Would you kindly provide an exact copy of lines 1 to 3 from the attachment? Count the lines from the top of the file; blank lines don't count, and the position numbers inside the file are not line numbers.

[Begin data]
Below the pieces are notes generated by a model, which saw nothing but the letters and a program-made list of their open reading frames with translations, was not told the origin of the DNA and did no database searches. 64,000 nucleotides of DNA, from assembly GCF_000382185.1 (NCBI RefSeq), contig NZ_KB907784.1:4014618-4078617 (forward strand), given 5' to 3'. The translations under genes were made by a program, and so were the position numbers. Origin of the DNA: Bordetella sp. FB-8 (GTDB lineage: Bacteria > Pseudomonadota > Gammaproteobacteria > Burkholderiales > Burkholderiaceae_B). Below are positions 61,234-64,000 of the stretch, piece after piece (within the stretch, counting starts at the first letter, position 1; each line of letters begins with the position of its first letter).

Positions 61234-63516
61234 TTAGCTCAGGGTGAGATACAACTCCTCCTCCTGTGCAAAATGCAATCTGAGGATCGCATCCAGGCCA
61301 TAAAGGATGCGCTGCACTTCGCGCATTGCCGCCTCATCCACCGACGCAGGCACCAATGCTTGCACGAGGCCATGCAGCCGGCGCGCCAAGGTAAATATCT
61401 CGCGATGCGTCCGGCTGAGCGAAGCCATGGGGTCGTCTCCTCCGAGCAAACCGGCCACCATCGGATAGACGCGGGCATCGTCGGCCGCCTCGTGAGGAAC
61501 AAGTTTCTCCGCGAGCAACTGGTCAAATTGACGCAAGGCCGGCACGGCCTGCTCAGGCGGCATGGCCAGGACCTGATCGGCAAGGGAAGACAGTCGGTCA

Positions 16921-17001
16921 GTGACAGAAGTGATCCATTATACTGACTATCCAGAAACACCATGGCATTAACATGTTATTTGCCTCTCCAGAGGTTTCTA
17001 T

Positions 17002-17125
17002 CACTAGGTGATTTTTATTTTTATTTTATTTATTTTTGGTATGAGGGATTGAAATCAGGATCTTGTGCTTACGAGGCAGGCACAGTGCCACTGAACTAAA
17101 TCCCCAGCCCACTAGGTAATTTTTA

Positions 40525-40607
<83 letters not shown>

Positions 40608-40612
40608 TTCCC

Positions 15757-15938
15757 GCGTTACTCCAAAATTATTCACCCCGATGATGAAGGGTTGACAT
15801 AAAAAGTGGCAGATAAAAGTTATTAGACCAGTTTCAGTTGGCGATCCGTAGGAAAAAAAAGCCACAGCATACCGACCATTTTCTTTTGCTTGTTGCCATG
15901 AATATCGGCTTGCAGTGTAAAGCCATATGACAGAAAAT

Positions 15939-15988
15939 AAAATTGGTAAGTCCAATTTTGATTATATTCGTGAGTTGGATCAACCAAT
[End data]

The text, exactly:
Below the pieces are notes generated by a model, which saw nothing but the letters and a program-made list of their open reading frames with translations, was not told the origin of the DNA and did no database searches. 64,000 nucleotides of DNA, from assembly GCF_000382185.1 (NCBI RefSeq), contig NZ_KB907784.1:4014618-4078617 (forward strand), given 5' to 3'. The translations under genes were made by a program, and so were the position numbers. Origin of the DNA: Bordetella sp. FB-8 (GTDB lineage: Bacteria > Pseudomonadota > Gammaproteobacteria > Burkholderiales > Burkholderiaceae_B). Below are positions 61,234-64,000 of the stretch, piece after piece (within the stretch, counting starts at the first letter, position 1; each line of letters begins with the position of its first letter).

Positions 61234-63516
61234 TTAGCTCAGGGTGAGATACAACTCCTCCTCCTGTGCAAAATGCAATCTGAGGATCGCATCCAGGCCA